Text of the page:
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The Slaughter and May trio fought off Philip Green in the key UK M&A bid of 2004. Nigel Boardman – still regarded by many as London’s M&A king – often gets the credit. But while he deserves considerable credit, the deal actually broke while he was on holiday.
No doubt the Boardman family had to do without his multifarious charms as he spent hours on the phone to Marks & Spencer (M&S) and its investment bank Morgan Stanley. But much of the actual work was done by Andy Ryde, one of the few M&A lawyers who could fill Boardman’s shoes.
And you cannot forget the contribution from litigation partner Sarah Lee, who orchestrated Freshfields Bruckhaus Deringer’s downfall. Slaughters’ decision to injunct Freshfields over a conflict of interest was easily the most important legal aspect of the bid defence.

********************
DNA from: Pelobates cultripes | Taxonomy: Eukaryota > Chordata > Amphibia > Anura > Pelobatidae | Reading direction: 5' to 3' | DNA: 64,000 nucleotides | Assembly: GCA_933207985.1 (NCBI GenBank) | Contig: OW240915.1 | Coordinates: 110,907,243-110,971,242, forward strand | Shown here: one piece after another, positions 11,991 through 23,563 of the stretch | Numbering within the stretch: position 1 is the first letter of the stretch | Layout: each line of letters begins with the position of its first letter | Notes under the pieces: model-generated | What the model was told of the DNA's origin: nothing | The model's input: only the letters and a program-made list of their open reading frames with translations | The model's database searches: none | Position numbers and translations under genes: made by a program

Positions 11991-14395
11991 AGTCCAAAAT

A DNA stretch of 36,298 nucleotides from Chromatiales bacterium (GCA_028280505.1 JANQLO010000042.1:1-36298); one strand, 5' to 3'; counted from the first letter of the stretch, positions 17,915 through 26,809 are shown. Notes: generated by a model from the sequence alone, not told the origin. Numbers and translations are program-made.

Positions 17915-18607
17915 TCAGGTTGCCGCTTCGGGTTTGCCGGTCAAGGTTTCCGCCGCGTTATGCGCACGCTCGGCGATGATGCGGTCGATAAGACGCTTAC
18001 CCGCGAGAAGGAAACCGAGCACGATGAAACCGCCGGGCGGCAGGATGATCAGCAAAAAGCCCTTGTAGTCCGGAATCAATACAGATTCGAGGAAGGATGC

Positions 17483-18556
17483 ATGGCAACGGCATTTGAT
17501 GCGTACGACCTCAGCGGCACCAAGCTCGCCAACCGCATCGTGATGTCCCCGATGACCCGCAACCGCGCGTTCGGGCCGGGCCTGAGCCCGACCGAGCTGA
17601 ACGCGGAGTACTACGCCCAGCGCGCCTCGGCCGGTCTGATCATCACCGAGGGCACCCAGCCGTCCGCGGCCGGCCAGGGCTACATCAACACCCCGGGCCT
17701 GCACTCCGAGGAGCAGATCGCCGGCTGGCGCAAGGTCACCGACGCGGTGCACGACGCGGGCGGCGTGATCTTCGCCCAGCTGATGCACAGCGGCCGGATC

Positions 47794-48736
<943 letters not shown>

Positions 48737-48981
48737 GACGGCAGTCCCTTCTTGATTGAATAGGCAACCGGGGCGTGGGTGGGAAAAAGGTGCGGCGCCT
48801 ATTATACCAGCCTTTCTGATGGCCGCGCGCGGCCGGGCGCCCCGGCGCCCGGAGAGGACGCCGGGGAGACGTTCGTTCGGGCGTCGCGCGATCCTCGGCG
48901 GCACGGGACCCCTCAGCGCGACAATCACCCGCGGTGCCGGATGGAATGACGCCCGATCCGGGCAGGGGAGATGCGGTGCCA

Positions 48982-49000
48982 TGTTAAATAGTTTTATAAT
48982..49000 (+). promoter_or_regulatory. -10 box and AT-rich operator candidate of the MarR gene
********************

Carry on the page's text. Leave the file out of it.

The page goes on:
Look at the mistakes the Green team made in the week after Slaughters first went for Freshfields. First, Freshfields had to prepare for and appeal the injunction, and quite understandably it took the partners at Ashurst a few days to get their feet under the table. In that time Green made several seemingly unguarded public statements that the Takeover Panel forced him to clarify.
As a bid tactic, the injunction was a masterstroke. It was something Slaughters had in the locker for a while – the same Boardman-Ryde team had threatened Freshfields partner Barry O’Brien with the same tactic a year earlier while the team was advising Hugh Osmond on his failed bid for Six Continents.
Even more crucially for the legal sector, the injunction has completely changed the attitudes of City law firms towards conflicts of interest.
M&S’s share price is now considerably lower than the 400p Green was prepared to pay last June. As of this month Green will no longer be prevented from making a third bid for M&S. There may yet be more work for Boardman and co.